How the US-NATO Alliance has “Killed” Education in Iraq

Report on a Conference held at Ghent University


(Bert De Belder, coordinator of Intal and Medical Aid For the Third World)

Openingszitting van het Irak-seminarie


From March 9 to 11 a prestigious international seminar on education in Iraq in time of war and occupation took place in Ghent University. Organised by the BRussells Tribunal and the Research Center for the Middle East and North Africa from the Ghent University (MENARG), this initiative brought together up to 200 Iraqi and international experts on education and culture, and activists from all over the world.

Prof. Sami Zemni of Ghent University outlined at the opening session a very bleak picture of education in Iraq. A recent UNESCO report states that five of the 30 million Iraqis today are illiterate – even though the country in 1982 from the same UNESCO had received a prize for eradicating illiteracy! 40% of Iraqi children leave school at an early age because of the war: they must work to increase family income, or they are displaced with their families, or it’s not safe for them to go to school. More than 400 academics have been murdered in a systematic campaign.

U.S. officials like Paul Wolfowitz (Deputy Defense Secretary) called this unashamedly a policy of “state ending”, the blunt destruction of each state they target. This policy also resulted into a lamentable state of public services: electricity, sewerage, water supply. Health care is a catastrophe. Prof. Saad Naji Jawad (Baghdad University) gave the audience some staggering figures. In a recently released report from the Iraqi Health Ministry it is said that since the invasion and occupation of Iraq in 2003 between 8000 and 9000 doctors have fled the country. More than 2000 doctors have been murdered.

A forgotten scandal

Hans von Sponeck was appointed in October 1998 as United Nations Humanitarian Coordinator in Iraq, at that time suffering heavily under Western imposed sanctions. In protest, he resigned in February 2000, and since then he has been very active as an author, speaker, professor and activist against the occupation of Iraq. Hans von Sponeck called the situation in Iraq a “forgotten international scandal “, and stressed that “all elements of international law as it has developed over 150 years, have been violated.” Eight years of war and destruction have turned Iraq into “the largest garbage belt in the world” with masses of destroyed ordnance, unexploded ordnance and mine fields. And the country seems to have also thrown the education of its people in the dustbin. Von Sponeck cited an Oxfam report: “92% of Iraqi children are suffering from learning difficulties.”

The former UN chief blamed the United States and Britain for this disastrous situation, but underlined that we all have a responsibility not to forget Iraq. Also Saad Naji Sawad emphasized to move beyond criticism, and to suggest also solutions and take action.

And that is exactly what the BRussells Tribunal is doing for many years with brio. In this case defending the Iraqi education with a Ghent Charter in defence of Iraqi academia, immediately signed by the rectors of five Belgian universities, and a string of national and international personalities.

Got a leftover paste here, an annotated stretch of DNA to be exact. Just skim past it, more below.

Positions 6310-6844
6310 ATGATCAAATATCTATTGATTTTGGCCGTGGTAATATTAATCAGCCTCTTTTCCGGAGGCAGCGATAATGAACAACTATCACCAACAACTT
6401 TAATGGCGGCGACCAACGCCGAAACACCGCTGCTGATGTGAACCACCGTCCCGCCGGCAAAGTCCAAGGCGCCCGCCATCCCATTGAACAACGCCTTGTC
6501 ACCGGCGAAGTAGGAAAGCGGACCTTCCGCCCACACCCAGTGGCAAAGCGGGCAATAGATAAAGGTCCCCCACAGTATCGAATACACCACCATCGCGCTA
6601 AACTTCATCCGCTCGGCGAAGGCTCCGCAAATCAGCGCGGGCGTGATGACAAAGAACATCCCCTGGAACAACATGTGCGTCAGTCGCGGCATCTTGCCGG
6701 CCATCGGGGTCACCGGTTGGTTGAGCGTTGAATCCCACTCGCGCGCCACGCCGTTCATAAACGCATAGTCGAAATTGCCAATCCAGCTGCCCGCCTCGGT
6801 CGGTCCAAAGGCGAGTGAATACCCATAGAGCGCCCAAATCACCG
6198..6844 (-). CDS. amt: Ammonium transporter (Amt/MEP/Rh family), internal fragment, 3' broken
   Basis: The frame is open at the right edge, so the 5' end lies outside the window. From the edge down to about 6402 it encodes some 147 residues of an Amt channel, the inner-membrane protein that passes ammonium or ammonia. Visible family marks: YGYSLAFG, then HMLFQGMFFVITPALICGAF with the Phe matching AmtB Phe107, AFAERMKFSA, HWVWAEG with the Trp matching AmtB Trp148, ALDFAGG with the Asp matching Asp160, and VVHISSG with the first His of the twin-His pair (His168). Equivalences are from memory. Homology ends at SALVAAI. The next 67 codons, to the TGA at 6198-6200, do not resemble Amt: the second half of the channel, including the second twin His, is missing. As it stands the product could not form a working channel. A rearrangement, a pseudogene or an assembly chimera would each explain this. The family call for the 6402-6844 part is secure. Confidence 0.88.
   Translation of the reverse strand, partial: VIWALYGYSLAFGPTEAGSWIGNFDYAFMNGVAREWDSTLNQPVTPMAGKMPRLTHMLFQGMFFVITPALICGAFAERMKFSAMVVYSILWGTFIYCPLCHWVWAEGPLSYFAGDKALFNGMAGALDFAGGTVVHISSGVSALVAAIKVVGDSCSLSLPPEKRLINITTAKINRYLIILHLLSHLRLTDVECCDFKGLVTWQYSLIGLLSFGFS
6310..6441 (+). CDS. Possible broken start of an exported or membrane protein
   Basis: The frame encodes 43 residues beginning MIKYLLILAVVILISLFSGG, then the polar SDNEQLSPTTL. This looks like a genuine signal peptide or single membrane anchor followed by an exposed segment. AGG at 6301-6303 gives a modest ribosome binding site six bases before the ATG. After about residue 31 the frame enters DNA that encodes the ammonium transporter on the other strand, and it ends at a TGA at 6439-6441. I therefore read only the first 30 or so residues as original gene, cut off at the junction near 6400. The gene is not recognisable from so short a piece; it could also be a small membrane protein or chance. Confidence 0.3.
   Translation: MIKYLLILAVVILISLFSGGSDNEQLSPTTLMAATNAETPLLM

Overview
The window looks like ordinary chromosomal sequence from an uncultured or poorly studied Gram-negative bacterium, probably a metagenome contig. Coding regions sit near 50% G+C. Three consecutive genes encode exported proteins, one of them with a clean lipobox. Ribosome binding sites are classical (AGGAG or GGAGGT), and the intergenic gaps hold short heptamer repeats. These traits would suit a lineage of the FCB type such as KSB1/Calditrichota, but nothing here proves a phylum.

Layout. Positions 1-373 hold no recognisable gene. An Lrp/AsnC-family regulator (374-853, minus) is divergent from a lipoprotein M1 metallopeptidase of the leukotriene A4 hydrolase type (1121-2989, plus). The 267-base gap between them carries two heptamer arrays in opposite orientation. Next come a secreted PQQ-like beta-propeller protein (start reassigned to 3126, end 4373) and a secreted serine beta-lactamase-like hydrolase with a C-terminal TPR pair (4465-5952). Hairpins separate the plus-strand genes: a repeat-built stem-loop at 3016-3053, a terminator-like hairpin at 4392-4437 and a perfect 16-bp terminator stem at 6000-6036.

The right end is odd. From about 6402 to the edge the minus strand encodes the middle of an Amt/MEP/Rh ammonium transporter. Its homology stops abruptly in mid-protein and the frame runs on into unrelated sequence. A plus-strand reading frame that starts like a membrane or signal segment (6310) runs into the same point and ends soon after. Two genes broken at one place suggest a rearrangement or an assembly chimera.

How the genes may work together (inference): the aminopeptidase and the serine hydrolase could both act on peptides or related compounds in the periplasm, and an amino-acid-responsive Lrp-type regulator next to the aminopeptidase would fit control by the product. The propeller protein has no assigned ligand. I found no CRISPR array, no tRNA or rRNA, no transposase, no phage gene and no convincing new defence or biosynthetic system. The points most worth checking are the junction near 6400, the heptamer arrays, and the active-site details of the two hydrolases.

An Arab revolt, also in occupied Iraq

Like Cairo (Egypt) also Baghdad has its Tahrir Square. On Friday, March 4, 10.000 to 12,000 people protested in the streets against corruption and repression of the Al Maliki government. Yahya Al-Kubaisa is a young Iraqi professor in Amman (Jordan), but he follows events in his country closely. He tells me that the popular uprising in Iraq is unique, “the most important qualitative change in Iraq since 2003”. And like a real professor, he systematically identifies the reasons for it:

“1. It is the first time that the younger Iraqi generations are on the streets.

2. The movement is nationwide. The whole country expresses the same demands, aimed against the national government. That goes against the sectarian image and efforts in trying to dividing Iraq along sectarian lines.

3. Protests take place throughout Iraq, in 16 of the 18 Governorate (provinces, ed).

And 4. Actually it’s the first time since the ’60s that you can speak of spontaneous and peaceful civilian demonstrations.”

I ask about the demands of the demonstrators, and they appear to be strikingly parallel to that in Tunisia or Egypt. Yahya Al Kubaisi: “I would rank the demands in four categories. There are slogans for better public services (water, electricity, health care). The demonstrators are also carrying slogans against widespread corruption. People want more jobs. And finally, the protesters want more freedom and are opposed to violations of human rights. These demands are not necessarily present everywhere at the same time or location. And out of cautiousness they are not packaged as demands for the fall of the regime, but for the “reform” of the regime. “

Original article:, translated by Dirk Adriaensens, member of the BRussells Tribunal executive Committee.

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Articles by: Bert De Belder

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